Three free intellectual property seminars to focus on 3-D designs and manufactured goods, pharmaceuticals and medical devices

Updated 17 weeks ago Special to HNN Provided by Marshall University

HUNTINGTON, W.Va. – The Marshall University Technology Transfer Office will present three free intellectual property (IP) seminars next month in Huntington.

 

The first seminar will be held from 10 a.m. to noon on Thursday, May 16 ,at the Robert C. Byrd Institute, 1050 Fourth Ave., Huntington, and will focus on 3-D printed designs and other manufactured goods.

 

On Friday, May 17, the second session, emphasizing IP issues related to pharmaceuticals, will be held from 10 a.m. to noon at the Marshall University School of Pharmacy, 1542 Spring Valley Dr., Huntington.

 

The third seminar—also scheduled for May 17—will feature discussions related to medical devices and applications from 2 to 4 p.m. at the Joan C. Edwards School of Medicine, Harless Auditorium, on the campus of  Cabell Huntington Hospital.

 

Each program will begin with an overview of the main areas of intellectual property law—patent, trademark, trade secret and copyright—and will continue with a focus specifically on the various types of patent protection. The program will cover not only the statutory requirements for obtaining a patent, but also will include discussions about university ownership of inventions; the differences between a patent application and a technical publication; the differences between inventorship and authorship; issues to consider to preserve patent rights in an academic setting; and determining if an invention is ready for patenting.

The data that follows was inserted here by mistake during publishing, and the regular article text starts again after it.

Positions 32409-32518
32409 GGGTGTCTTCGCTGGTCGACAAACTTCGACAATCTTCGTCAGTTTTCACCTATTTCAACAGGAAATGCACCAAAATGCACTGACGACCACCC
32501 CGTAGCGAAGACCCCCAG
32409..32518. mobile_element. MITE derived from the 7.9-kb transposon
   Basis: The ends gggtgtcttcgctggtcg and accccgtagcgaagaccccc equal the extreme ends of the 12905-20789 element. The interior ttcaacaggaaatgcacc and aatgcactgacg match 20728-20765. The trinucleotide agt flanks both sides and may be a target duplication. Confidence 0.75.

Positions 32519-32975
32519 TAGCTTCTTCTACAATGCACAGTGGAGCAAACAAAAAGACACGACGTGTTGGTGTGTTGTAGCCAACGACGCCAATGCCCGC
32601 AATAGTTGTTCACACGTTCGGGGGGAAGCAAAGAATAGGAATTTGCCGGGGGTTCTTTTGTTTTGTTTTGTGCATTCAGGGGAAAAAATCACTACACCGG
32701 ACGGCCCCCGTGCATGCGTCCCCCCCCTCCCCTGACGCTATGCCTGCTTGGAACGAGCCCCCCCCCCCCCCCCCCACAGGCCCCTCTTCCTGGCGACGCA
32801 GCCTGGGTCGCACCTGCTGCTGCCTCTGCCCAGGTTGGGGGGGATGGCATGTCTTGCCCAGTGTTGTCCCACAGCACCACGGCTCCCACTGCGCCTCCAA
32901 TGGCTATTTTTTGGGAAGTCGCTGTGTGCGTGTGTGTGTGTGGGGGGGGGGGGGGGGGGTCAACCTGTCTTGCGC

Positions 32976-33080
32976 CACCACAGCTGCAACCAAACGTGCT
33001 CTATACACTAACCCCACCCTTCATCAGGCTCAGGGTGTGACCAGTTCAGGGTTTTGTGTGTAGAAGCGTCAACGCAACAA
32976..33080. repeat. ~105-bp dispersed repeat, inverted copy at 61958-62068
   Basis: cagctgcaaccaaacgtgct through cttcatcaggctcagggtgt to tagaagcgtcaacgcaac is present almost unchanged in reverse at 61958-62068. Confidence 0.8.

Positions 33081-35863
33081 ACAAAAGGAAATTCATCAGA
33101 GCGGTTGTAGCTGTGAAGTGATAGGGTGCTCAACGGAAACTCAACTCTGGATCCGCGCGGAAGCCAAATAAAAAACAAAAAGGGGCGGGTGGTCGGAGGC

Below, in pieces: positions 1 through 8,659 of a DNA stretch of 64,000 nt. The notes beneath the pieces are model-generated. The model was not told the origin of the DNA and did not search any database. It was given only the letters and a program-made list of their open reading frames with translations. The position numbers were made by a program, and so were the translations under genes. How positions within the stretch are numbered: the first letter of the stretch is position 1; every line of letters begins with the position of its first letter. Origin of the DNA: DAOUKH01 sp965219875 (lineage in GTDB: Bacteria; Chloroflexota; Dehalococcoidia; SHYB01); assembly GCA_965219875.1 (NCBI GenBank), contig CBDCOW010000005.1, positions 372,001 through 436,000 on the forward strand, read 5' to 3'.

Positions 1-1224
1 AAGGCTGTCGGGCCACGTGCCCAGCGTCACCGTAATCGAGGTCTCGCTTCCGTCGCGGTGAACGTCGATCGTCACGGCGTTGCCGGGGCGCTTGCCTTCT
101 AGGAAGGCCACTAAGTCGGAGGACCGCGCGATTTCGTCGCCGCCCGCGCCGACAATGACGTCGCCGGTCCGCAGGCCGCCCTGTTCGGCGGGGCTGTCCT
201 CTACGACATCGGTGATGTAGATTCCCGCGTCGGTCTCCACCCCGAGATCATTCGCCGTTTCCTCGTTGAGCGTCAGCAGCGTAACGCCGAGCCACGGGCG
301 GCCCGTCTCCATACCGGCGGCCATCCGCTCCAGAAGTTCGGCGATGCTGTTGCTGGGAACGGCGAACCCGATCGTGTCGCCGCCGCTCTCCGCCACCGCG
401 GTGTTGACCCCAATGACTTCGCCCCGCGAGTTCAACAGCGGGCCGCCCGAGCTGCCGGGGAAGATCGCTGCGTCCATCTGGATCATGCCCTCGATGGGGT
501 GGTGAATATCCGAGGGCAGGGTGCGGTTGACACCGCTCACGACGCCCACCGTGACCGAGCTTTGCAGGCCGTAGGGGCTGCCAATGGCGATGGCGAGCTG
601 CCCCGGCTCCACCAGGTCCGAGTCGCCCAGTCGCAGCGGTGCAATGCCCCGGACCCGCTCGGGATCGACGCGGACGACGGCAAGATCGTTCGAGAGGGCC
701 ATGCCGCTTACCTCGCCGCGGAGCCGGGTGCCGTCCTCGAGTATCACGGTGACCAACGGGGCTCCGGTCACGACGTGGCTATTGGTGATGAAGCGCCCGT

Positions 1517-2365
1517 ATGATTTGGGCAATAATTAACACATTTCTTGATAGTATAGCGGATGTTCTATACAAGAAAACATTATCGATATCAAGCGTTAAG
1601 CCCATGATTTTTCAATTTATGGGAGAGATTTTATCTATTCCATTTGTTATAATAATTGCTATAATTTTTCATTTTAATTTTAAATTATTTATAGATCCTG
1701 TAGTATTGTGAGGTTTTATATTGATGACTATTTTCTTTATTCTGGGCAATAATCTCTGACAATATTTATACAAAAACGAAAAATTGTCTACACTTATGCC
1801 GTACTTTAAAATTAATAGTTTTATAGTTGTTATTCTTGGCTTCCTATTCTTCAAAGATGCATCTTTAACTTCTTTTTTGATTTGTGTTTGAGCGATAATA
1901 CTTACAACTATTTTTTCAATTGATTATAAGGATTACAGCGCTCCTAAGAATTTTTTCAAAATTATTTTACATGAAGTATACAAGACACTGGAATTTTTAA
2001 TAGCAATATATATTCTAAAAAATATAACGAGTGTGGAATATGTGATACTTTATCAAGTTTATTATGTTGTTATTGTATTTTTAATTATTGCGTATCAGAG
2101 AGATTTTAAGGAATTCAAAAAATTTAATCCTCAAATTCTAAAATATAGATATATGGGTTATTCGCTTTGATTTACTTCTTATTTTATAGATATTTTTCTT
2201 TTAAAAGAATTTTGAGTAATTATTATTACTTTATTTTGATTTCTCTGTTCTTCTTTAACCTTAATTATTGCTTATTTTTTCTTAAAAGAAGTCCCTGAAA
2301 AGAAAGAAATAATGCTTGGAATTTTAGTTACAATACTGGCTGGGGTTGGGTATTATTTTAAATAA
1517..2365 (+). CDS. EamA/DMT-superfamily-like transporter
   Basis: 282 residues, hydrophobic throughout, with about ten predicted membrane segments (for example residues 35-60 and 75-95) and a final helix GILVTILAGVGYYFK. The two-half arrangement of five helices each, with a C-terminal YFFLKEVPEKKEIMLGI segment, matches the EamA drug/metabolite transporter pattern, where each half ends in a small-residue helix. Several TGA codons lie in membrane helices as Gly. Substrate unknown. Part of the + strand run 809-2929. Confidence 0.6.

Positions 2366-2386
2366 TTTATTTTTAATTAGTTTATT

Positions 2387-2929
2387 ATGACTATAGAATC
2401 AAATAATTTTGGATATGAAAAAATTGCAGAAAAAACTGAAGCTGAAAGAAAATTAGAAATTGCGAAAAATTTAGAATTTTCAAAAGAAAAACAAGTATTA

The sessions will be led by attorney Terry Wright of the firm Stites & Harbison PLLC in Louisville, Ky., and Amy Melton, assistant director of the university’s Technology Transfer Office.

 

Wright has extensive experience advising clients ranging from small, privately held companies to multi-national, publicly traded companies. He regularly prepares protection plans for intellectual property associated with consumer goods, medical and other mechanical devices, and life sciences-associated technologies. He has a background in life sciences and experience with academic research in the areas of cardiovascular biology, molecular and cellular biology, pharmacology and biotechnology. He counsels companies and university technology transfer/licensing offices regarding strategies for protecting patent‐based intellectual property.

 

Melton has been with the Technology Transfer Office since 2008, providing intellectual property guidance for Marshall’s faculty, students and staff. In that time, she has gained extensive experience in all facets of the technology commercialization process, including idea generation; federal, state and foundation grant funding support and corporate sponsored research support; research collaboration networking; material transfer; export control; conflict of interest management; angel and venture capital; commercial licensing; and business startup development.

 

All three seminars are free and open to the public. Reservations are requested. Please e-mail reservations to tto@marshall.edu.

 

For more information, contact Melton at amy.melton@marshall.edu or (304) 696-4365.

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